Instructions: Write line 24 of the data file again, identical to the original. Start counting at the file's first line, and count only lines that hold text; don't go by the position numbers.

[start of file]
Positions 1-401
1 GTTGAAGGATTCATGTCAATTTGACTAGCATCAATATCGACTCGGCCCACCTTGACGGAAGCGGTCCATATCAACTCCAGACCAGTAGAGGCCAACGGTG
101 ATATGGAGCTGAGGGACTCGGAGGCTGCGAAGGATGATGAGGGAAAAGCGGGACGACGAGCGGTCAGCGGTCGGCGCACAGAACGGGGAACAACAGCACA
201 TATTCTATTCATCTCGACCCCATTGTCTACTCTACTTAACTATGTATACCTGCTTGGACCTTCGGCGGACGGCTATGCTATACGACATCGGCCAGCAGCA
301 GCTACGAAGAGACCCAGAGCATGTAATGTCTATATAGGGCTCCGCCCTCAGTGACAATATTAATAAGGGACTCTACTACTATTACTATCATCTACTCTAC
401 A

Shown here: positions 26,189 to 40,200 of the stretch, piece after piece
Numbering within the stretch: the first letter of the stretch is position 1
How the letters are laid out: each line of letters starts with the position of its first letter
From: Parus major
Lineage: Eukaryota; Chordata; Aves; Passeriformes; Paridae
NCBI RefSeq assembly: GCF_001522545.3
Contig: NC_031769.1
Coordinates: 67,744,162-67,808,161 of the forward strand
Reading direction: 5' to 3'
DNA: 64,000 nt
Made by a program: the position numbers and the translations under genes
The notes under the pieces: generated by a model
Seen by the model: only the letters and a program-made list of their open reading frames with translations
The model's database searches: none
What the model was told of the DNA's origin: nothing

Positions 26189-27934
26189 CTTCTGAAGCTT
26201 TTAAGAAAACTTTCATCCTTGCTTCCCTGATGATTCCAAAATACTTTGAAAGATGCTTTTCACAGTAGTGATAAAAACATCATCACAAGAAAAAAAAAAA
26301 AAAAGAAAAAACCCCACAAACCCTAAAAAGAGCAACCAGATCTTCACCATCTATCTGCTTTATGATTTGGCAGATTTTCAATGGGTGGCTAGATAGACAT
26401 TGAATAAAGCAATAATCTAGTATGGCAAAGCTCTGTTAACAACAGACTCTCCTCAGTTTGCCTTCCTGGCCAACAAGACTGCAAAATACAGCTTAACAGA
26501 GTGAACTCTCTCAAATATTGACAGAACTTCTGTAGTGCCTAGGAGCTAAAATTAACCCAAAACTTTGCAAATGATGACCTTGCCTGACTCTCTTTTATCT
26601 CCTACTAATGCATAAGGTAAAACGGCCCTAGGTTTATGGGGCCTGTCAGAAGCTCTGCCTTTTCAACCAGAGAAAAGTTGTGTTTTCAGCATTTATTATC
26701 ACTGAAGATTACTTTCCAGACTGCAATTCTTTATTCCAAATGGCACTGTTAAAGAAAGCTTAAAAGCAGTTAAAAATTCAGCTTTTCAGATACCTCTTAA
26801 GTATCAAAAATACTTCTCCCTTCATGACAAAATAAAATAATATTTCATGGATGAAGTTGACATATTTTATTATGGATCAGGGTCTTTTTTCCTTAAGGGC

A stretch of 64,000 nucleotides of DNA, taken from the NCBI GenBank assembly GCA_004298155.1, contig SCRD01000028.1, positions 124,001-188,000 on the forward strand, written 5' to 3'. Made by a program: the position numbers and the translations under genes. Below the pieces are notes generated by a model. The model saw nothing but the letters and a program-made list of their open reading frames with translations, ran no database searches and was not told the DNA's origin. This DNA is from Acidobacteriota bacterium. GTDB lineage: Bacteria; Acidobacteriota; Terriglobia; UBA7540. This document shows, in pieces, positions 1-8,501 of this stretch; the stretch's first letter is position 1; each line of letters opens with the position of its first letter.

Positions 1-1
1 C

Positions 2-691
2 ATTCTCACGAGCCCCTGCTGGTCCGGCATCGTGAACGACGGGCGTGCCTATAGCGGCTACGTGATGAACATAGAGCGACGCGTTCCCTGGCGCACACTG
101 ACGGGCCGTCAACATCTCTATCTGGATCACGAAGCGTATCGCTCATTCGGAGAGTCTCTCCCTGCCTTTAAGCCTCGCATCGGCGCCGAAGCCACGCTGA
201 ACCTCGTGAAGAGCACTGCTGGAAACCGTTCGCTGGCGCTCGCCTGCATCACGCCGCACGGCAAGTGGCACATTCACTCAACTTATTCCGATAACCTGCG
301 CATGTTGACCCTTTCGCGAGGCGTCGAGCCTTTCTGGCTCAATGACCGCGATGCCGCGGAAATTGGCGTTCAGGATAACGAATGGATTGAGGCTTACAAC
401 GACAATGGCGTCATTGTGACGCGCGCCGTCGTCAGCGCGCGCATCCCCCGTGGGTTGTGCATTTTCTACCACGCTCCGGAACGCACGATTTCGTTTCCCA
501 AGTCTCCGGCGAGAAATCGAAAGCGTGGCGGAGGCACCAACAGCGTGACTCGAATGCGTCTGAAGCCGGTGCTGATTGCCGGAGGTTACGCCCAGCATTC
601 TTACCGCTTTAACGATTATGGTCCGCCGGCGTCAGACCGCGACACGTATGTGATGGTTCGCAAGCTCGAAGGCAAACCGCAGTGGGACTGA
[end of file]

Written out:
26201 TTAAGAAAACTTTCATCCTTGCTTCCCTGATGATTCCAAAATACTTTGAAAGATGCTTTTCACAGTAGTGATAAAAACATCATCACAAGAAAAAAAAAAA